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Speech recognition brings gaming to next level

The Eurostars project D-BOX has demonstrated the feasibility of integrating automatic speech recognition and text-to-speech technology into gaming applications.

 

Results gleaned from prototypes open the door not only to more interactive games that react to speech, but also to other apps that enable professionals, who do not share a language, to work collaboratively on a project. “Games are very good test cases for new technologies like this because it is easier to get people to play a game than fill out a survey,” explains D-BOX project coordinator Gregor Eigner from Mi'pu'mi Games, Austria. “Watching people play these games also provided us with feedback on how the technology is used in real world situations, and where it can be improved.”

 

The results have strengthened Eigner’s belief that ASR and TTS technologies have a future in gaming and that Mi'pu'mi Games is now very well positioned to tap into that potential. Since completion of the project, the firm has grown from 20 staff to around 30. But the experience has also underlined the challenges that lie ahead; large amounts of data were needed to develop even the project’s basic prototype and moving beyond simple commands such as ‘give’ or ‘go’ will prove challenging.

 

“While we are confident that this technology will be embedded in games in the future, there is still a huge amount of work that needs to be done,” agrees Eigner. “For example, last year we released a game with 25 000 lines of text; if we wanted to translate this into speech, this would involve considerable additional production efforts. When we find the right fit, we will definitely apply these technologies though, both for gaming and business applications. The technology is ready; we are just waiting for the right opportunity.”

 

Viable prototypes

 

The project brought together a number of SMEs to develop embedded multilingual conversational agents – dialogue boxes - for interactive games. For example, one SME partner that has expertise in telephone speech automation has created a database for referee reports to the German Football Association in the past.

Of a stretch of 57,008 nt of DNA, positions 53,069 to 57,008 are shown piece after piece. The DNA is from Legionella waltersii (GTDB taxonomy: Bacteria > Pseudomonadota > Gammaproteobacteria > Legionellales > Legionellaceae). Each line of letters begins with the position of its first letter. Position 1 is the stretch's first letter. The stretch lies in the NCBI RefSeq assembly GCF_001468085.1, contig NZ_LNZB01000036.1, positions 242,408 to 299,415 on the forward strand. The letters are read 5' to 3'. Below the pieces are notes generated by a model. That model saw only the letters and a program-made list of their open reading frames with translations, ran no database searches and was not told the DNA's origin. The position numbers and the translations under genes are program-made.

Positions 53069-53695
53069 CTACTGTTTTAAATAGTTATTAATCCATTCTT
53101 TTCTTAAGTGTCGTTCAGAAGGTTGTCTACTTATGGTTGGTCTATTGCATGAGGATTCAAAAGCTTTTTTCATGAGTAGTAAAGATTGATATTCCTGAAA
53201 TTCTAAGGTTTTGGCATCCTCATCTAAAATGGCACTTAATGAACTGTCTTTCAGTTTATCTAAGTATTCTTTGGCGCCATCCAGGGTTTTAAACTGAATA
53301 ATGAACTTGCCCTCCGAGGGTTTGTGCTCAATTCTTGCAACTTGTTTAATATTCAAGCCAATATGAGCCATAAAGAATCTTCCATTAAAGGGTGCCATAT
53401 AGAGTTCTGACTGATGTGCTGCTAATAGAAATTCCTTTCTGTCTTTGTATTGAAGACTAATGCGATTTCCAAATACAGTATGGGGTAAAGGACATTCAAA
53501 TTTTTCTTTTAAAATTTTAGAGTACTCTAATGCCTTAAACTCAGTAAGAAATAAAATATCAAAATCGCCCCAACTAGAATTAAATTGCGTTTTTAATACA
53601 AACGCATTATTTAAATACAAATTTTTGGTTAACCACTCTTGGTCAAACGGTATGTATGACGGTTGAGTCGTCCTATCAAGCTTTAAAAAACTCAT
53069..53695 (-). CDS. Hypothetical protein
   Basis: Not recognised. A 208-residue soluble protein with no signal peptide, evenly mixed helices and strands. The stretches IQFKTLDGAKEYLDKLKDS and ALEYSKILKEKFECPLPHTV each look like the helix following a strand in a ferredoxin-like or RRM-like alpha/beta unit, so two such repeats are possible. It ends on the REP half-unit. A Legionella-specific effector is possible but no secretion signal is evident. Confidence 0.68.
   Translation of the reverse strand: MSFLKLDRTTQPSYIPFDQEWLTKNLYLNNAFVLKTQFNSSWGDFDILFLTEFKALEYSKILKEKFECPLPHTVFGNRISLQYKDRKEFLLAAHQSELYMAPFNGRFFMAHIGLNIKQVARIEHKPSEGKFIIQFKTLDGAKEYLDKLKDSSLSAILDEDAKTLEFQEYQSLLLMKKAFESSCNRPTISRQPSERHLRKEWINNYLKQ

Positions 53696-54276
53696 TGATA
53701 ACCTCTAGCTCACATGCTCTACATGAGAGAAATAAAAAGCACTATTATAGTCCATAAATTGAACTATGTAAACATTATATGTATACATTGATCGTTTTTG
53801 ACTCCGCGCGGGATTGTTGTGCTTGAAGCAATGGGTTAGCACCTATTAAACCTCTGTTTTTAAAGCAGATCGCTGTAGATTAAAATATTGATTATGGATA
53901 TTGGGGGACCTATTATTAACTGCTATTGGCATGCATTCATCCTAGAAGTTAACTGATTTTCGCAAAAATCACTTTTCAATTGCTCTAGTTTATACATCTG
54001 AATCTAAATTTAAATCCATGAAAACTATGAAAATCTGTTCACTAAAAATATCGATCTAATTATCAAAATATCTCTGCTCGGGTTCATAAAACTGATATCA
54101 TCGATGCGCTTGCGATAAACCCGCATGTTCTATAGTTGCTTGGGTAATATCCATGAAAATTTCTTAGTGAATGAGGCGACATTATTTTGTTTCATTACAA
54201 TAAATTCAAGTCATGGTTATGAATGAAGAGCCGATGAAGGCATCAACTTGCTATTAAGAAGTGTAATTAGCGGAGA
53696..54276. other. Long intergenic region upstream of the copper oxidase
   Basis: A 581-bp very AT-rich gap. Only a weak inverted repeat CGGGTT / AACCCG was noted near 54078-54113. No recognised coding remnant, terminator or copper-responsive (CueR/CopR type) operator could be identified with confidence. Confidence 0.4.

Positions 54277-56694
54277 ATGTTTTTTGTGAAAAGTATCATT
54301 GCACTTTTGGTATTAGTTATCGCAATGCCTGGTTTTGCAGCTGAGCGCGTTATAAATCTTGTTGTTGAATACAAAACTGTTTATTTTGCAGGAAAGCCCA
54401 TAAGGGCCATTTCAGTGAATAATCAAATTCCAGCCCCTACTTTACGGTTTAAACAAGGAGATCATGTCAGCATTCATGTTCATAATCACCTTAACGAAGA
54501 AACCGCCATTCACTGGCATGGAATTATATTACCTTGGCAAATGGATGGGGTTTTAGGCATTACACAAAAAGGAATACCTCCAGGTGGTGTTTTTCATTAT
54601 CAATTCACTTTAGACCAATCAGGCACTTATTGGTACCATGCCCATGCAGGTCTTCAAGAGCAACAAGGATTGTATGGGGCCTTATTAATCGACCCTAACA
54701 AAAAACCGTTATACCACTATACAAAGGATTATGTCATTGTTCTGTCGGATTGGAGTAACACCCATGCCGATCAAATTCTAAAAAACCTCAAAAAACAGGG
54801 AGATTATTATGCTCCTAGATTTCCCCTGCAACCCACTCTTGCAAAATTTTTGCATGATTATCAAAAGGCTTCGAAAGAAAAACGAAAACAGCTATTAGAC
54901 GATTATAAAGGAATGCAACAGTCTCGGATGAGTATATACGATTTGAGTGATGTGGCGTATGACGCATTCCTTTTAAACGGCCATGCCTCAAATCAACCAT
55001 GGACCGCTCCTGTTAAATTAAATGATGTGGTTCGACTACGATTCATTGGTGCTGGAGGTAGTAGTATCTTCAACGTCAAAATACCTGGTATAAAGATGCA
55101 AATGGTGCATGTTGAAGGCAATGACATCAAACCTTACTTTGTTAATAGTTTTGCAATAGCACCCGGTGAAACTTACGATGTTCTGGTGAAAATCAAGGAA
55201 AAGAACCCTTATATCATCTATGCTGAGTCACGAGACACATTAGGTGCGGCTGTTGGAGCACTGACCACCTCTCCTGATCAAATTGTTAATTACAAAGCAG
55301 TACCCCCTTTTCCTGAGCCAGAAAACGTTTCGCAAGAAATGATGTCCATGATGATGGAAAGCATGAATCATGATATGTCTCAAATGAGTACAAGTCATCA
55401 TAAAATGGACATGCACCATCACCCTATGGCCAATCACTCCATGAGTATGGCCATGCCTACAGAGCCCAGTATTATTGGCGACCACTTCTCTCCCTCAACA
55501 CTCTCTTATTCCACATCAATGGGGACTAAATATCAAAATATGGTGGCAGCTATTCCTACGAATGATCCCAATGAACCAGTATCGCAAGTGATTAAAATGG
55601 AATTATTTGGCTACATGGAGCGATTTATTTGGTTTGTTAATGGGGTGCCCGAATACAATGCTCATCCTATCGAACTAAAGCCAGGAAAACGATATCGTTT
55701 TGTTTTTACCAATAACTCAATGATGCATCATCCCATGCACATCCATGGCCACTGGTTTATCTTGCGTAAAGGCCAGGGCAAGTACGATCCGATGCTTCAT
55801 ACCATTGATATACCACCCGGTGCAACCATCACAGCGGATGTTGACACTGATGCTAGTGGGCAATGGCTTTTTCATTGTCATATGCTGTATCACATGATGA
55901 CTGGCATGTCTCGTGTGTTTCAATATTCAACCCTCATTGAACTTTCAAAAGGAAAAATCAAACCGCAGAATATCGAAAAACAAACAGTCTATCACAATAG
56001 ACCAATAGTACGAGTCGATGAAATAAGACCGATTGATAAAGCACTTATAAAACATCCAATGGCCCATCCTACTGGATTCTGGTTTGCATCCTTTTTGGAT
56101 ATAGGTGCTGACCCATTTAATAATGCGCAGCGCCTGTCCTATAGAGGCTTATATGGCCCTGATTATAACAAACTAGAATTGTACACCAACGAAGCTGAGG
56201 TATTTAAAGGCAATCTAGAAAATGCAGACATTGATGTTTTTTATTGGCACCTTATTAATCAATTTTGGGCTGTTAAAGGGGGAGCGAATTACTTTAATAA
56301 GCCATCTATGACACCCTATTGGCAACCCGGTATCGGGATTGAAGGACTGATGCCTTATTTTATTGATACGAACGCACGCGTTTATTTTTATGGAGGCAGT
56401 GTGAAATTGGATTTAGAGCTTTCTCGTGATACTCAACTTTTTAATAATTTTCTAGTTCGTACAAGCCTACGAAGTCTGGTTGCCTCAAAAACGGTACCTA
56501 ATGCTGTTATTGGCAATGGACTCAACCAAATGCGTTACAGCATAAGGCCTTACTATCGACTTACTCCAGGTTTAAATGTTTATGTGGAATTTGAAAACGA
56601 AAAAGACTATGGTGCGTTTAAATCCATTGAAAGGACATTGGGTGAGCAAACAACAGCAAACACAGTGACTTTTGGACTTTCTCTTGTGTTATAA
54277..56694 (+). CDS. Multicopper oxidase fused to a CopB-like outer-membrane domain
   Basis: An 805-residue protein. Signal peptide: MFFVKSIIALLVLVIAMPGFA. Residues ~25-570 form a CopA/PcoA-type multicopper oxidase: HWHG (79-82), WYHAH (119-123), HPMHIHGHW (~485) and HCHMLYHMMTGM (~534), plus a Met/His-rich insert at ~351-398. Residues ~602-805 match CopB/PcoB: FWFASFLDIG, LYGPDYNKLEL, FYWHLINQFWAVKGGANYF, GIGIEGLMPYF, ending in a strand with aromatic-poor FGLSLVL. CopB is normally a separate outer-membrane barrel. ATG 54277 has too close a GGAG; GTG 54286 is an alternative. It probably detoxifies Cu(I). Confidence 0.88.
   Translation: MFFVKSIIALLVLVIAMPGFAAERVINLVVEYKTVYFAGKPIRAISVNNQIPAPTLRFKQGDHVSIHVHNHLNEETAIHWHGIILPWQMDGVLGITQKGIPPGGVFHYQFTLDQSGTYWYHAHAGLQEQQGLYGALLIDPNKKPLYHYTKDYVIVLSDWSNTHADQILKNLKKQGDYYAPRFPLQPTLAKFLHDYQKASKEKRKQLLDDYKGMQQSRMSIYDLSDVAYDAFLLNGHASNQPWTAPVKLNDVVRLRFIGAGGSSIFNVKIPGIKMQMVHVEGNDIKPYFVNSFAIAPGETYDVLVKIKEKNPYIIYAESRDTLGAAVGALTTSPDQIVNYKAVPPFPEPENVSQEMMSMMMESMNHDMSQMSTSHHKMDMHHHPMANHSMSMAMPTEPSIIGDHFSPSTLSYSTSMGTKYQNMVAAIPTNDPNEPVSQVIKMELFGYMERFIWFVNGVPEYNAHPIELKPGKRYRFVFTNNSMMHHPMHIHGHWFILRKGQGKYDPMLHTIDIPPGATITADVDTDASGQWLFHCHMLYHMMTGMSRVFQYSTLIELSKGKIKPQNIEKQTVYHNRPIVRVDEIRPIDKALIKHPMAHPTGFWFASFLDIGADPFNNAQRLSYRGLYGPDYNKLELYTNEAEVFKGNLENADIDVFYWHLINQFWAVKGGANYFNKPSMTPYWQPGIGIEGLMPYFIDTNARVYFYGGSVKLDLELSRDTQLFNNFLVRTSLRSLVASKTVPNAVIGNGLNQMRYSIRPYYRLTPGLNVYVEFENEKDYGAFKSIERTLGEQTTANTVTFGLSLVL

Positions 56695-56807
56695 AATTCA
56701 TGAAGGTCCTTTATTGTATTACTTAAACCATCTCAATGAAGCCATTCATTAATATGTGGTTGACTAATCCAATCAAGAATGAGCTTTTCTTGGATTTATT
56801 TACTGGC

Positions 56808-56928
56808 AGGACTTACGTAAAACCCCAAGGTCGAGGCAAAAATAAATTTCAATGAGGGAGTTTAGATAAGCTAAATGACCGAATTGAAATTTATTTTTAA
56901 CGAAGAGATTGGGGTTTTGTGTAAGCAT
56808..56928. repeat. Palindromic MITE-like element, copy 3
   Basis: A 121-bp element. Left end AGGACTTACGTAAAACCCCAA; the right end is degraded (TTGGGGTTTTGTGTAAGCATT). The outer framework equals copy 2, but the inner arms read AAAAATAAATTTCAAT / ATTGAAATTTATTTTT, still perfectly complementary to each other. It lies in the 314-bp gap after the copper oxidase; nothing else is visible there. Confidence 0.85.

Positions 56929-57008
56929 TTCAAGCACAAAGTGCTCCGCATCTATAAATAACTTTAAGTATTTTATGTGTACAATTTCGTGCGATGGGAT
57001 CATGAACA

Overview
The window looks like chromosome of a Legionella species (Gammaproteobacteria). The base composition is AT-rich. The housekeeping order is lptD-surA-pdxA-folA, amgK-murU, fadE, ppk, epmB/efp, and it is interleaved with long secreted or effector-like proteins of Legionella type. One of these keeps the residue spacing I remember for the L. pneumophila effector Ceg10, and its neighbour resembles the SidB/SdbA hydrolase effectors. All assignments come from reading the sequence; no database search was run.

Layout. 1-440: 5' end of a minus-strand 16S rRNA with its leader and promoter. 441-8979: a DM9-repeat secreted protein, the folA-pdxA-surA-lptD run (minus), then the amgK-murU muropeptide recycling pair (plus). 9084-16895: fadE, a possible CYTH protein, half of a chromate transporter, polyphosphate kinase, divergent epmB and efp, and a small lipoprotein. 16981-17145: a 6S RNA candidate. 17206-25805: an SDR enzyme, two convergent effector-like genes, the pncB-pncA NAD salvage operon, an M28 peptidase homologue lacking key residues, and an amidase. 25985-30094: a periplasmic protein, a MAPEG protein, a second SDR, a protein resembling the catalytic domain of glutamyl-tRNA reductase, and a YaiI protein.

“The referee would send his post-match report by phone to an automated database,” explains Eigner. “This is the sort of artificial intelligence (AI) technology that is being used in call centres.” Other partners created an interface to connect users and developed automatic speech recognition (ASR) and text-to-speech (TTS) modules. Mi'pu'mi Games’ role was to integrate all these technologies into testcase game prototypes.

 

The first prototype was a simple quiz game. Users would have to guess famous personalities the computer impersonated by asking simple questions. “From there we moved to our proof of concept prototype, which was a multiplayer game that involved two people trapped on a space station,” says Eigner. “The only way they could escape was by communicating with each other through the ship’s computer – this alludes to the way communication works on the space ship in the movie ‘2001: A Space Odyssey.’”

 

What made this prototype unique was that it was multilingual. One player could play in German while the other could play in French or English. “This shows that a group of people that don’t share a common language can communicate through an application like this,” says Eigner. “This is viable for games, but also has great potential for business and work applications.”

 

In terms of moving forward, Eigner believes that involvement in the D-BOX project has enhanced the firm’s credibility, not only as a gaming company but as an engineering company as well. “The project has enabled us to show that we can move beyond game development,” he says. “There are few companies in game development that have worked with both ASR and TTS technology.”